2021 Yearly Review

My yearly review for 2021. What went well, what didn't go well, and what I've learned.

2 years ago   •   4 min read

By Daniel Neagaru
Table of contents

Many people I admire publish their yearly reviews, and I love reading those. I find it insightful to read other people's life lessons. So this time, I decided to give it a try and publish my own. I'll be honest, I feel slightly scared to post this since talking about my accomplishments feels like bragging and talking about bad experiences like whining. But I'm gonna do it anyway since courage is not the lack of fear. It's doing what's right despite being afraid.

I believe talking about my own life lessons is the right thing to do since it helps me better understand myself and can help other people going through similar struggles. If this post manages to make you think and reflect on your own life, I encourage you to try and write your own yearly review and inspire others to do the same.

To keep this post short yet capture the most meaningful things that happened, I decided to structure it in three sections, what went well, what went wrong, and what I learned. Each section contains three examples with a description of why this is meaningful to me.

What went well


I released my first open-source project, which has become a part of OWASP: https://raiderauth.com. At first, it got some attention, both from the media and the security community, but after some time, the development stopped, and attention stalled. I got sick and had no choice but to put the project on hold.

Recently I picked up the project again and will continue working on that in my free time. This year, I will focus on three goals:

  • making Raider more mature
  • lower the entry barrier to make it easier for other people to start using it
  • and building a community around the project.


After numerous interviews, I found a job I'm excited about, which I just started in January, as a penetration tester for Modis. There isn't much I can talk about this yet since I only started, but I'd like to thank my new colleagues for the warm welcome!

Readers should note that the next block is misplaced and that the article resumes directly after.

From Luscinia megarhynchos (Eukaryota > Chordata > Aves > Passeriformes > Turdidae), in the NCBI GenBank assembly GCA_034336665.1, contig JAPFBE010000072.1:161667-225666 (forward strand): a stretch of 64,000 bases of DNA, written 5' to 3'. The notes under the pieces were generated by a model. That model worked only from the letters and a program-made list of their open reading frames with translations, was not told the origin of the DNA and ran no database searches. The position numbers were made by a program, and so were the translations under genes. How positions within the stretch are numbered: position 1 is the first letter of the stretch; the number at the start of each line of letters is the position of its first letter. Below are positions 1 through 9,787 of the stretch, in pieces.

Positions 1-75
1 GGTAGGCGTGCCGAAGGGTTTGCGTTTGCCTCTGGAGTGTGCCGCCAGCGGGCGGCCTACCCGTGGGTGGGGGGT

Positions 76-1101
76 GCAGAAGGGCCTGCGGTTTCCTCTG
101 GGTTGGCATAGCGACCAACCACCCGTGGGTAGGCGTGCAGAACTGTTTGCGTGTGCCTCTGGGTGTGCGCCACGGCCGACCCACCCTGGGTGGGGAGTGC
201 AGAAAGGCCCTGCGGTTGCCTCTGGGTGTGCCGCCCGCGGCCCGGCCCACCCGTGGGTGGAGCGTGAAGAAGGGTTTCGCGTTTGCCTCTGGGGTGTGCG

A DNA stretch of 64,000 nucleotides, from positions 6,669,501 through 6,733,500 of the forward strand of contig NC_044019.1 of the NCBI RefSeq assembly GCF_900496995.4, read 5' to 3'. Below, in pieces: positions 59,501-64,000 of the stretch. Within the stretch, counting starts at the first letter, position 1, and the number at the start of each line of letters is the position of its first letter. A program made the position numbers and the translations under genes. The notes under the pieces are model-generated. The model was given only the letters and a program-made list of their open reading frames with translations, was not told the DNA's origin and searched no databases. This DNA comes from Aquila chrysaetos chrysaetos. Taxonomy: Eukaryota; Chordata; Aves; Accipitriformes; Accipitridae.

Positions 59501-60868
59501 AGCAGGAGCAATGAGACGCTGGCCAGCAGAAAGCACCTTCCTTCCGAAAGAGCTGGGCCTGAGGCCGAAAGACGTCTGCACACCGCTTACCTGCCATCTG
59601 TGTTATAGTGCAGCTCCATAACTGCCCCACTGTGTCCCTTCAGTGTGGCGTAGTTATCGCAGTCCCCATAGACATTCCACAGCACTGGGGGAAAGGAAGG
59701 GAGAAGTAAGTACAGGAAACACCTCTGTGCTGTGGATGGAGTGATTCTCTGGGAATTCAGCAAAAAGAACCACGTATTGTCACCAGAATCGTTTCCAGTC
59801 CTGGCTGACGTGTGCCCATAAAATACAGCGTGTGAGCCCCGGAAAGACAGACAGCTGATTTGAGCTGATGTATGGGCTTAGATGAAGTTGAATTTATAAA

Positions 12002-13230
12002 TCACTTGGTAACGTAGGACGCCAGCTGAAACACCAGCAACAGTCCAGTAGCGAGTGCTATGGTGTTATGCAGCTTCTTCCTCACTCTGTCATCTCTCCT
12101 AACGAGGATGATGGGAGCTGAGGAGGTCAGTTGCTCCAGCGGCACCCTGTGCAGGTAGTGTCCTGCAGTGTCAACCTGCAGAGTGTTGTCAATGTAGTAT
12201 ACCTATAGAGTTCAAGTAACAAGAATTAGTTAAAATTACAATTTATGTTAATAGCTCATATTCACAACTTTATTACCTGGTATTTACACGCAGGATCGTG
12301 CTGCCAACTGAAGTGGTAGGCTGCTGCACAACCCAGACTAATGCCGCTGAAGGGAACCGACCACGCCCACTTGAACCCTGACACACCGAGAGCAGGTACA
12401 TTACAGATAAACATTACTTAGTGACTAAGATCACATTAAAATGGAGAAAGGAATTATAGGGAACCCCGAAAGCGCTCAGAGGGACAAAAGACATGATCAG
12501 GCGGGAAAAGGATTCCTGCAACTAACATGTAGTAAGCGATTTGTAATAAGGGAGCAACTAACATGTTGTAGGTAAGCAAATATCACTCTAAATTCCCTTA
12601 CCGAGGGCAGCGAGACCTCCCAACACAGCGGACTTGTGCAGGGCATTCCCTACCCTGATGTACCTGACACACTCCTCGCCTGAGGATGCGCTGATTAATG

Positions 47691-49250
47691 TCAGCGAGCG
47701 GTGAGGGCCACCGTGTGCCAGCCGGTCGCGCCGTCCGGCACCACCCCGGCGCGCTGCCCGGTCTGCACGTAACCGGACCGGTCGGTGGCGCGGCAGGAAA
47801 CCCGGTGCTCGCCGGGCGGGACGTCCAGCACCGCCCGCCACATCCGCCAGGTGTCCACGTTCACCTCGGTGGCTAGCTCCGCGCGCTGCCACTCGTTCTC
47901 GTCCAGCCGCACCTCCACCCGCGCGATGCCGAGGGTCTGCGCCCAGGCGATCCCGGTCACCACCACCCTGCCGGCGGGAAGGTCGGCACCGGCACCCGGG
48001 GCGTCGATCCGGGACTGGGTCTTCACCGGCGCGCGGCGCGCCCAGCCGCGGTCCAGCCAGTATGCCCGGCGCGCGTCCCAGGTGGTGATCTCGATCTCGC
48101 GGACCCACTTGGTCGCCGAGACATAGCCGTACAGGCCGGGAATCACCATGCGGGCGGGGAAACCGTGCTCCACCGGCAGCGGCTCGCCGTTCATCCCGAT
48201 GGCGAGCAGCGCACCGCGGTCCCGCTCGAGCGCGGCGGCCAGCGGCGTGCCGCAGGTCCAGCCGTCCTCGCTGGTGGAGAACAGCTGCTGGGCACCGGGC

Learning experience

2021 was, for me personally, the year I have learned the most in my life. Building a business from scratch is extremely stressful. But the pressure and stress have forced me to make radical changes in my life and find creative solutions to my problems.

Even though I haven't managed to build a sustainable business, I have learned a lot, and I don't regret trying. I managed to achieve many personal and professional goals, which improved my life significantly compared to the last year.

Both joyful and painful events teach you something. Someone said pain is just knowledge rushing in too fast.

What didn't go well


I had the misfortune to be sick for a few months. I had two surgeries, one of which went badly. I couldn't do anything productive for a long time. It was both physically and mentally exhausting.

I had plenty of time to reflect and think about what I was doing with my life. I realized that if this would've been the end of me, I am not satisfied with some of the things I left behind. This acted as a painful reminder that I and everyone I know will die sooner or later. And there's no way around it. Thankfully, now I'm fine, but this experience made me reflect on my life and reprioritize my values.


My risk planning didn't include me getting sick for long periods. I did not manage to build a sustainable business before the disaster struck. But that's okay. I did learn a lot by trying. Now I will continue learning while working at Modis.


I started writing on my book, but sadly, I still didn't make it a regular habit. I write occasionally, but I will only succeed if I make it a habit. This year I want to put more effort into making writing a regular practice, publish things more often and structure my ideas into something that resembles a book.

What did I learn

The only thing certain in life is death.

Death is a taboo talk in our society. No one wants to die, but we all know it's inevitable. Everyone has a limited number of days left to live, so the best you can do is make those days count and focus on what's really important to you.

Time is your most important asset. You'll never get your lost time back. Spend more of it on people and things you care about and less on doing insignificant things and people that affect you negatively.

The trajectory you're going in matters more than where you currently are

Life is never going according to your plans, and that's okay. More important than your plans is the trajectory you're moving in. When facing a complicated decision, I find it helpful to ask myself: How would I decide differently if I knew that I had only one year left to live. This helps me remove the short-term biases from the picture and figure out what is really important to me.

Nothing of significance has ever been accomplished by a single person.

No significant changes in human history have been achieved by lone wolves. Those are done by groups of people with similar beliefs. You might even belong to a group without realizing it. The people you hang out with, the ones you follow on social media. In each group, there are leaders and followers. You either lead or are led. Choose your groups wisely and follow your values when deciding what to spend your time and energy on.

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